The Big Gulp &mdash The Answer/Debate
While more research is still needed to measure the effects of alcohol before and during a workout, for those who wish to partake in a post-workout cold one, the focus should be on keeping quantity in check. Moderate alcohol consumption has been linked to reduced risk of heart disease and cancer, among other benefits. Some alcohols&mdash including unfiltered beer&mdash also contain vitamins and proteins that might aid the body on its road to muscle recovery.
So for an after-gym bar crawl, just make sure to keep those orders by the glass (or maybe, ahem, pint) instead of the pitcher.
Matthew McConaughey keeps those muscles intact by keeping his brewsky consumption moderate.
Alcohol: impact on sports performance and recovery in male athletes
Alcohol is the most commonly used recreational drug globally and its consumption, often in large volume, is deeply embedded in many aspects of Western society. Indeed, athletes are not exempt from the influence alcohol has on society they often consume greater volumes of alcohol through bingeing behaviour compared with the general population, yet it is often expected and recommended that athletes abstain from alcohol to avoid the negative impact this drug may have on recovery and sporting performance. While this recommendation may seem sensible, the impact alcohol has on recovery and sports performance is complicated and depends on many factors, including the timing of alcohol consumption post-exercise, recovery time required before recommencing training/competition, injury status and dose of alcohol being consumed. In general, acute alcohol consumption, at the levels often consumed by athletes, may negatively alter normal immunoendocrine function, blood flow and protein synthesis so that recovery from skeletal muscle injury may be impaired. Other factors related to recovery, such as rehydration and glycogen resynthesis, may be affected to a lesser extent. Those responsible for the wellbeing of athletes, including the athlete themselves, should carefully monitor habitual alcohol consumption so that the generic negative health and social outcomes associated with heavy alcohol use are avoided. Additionally, if athletes are to consume alcohol after sport/exercise, a dose of approximately 0.5 g/kg body weight is unlikely to impact most aspects of recovery and may therefore be recommended if alcohol is to be consumed during this period.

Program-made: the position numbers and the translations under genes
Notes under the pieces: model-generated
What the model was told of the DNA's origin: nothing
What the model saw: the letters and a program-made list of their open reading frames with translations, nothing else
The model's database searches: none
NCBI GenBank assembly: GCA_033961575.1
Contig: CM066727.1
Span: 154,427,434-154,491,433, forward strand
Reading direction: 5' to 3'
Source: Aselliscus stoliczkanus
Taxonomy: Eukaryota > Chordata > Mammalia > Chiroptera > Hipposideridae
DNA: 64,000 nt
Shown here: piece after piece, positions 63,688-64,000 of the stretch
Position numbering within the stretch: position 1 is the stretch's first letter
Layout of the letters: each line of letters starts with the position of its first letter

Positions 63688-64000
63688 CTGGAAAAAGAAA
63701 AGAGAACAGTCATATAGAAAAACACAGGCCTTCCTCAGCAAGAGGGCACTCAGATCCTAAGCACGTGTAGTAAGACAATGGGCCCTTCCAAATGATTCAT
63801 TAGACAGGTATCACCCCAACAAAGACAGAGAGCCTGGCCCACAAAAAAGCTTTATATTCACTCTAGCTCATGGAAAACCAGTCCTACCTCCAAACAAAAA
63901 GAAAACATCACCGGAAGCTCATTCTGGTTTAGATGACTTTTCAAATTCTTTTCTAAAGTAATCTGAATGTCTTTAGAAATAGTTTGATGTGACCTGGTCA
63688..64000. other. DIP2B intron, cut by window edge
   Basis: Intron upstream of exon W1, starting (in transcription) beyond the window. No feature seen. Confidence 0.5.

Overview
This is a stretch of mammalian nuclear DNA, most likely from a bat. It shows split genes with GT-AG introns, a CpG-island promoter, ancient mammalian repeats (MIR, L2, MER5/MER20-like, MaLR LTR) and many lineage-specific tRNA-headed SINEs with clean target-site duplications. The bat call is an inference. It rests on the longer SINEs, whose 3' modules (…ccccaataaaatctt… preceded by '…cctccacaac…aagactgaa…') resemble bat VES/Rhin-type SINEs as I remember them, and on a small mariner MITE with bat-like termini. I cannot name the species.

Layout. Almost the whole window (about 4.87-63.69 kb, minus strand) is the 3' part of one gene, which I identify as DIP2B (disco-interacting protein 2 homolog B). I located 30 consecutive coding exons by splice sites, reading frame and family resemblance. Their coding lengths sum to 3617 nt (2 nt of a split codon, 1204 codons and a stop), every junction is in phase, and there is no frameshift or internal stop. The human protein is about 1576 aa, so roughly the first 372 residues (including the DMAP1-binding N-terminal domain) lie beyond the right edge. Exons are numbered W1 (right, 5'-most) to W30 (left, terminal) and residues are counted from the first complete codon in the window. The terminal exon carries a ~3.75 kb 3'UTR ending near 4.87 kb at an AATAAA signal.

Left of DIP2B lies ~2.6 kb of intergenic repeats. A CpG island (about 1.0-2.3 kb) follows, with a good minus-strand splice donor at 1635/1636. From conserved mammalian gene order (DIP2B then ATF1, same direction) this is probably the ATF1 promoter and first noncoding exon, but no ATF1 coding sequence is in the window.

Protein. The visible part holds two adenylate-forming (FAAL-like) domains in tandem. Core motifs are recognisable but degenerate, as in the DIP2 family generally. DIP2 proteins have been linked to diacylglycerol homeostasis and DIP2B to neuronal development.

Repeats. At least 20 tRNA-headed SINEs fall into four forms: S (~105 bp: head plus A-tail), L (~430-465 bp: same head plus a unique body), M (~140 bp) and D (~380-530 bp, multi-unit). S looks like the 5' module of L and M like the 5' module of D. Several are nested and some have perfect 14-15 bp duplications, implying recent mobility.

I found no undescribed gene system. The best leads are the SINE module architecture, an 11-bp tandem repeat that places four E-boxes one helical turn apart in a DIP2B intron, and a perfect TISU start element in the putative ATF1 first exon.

5 Things You Need to Know about Alcohol and Exercise
The night before the 2015 D.C. Rock ‘n’ Roll Half Marathon, my first half marathon ever, I was sitting at the bar drinking a glass of Chianti at Carmine’s Italian Restaurant in Penn Quarter waiting for my friend to join me for a spaghetti dinner. My friend wasn’t planning to run the race but she’s a seasoned competitor. The restaurant was full of out-of-towners carb loading before the race.
I caught my friend’s eye as she walked into the restaurant but before I had a chance to say hello, she slid my wineglass across the bar.
“What are you doing?” she asked.
“I’m drinking Chianti,” I said, as I pointed to my glass.
“You cannot have alcohol the night before your race,” she said. “Not even one glass.”
“What are you talking about?”
I’m not a big drinker or a great runner but I’m attracted to the social aspects of running and participating in races and inevitably there’s alcohol involved in these events. I mean you see champagne corks popping all over the locker room after championship football and baseball games and beer races have never been more popular. There’s even a whole host of races for wine lovers.
While the effects of alcohol can vary widely from individual to individual, in terms of athletic performance, the use of alcohol can impact motor skills, hydration, aerobic capacity, and recovery, according to Claire Siekaniec, MS, ED, CSSD, in The Effects of Alcohol on Athletic Performance, published in the May 2017 issue of the NSCA Connect. The article popped into my news feed and caught my attention because I was just about to register for my local Suds and Soles 5K, which features a post-race party with live music, beer in the finishers’ corral, and a beer and distillery tasting festival.
Here’s what you need to know.
1. Drinking before exercise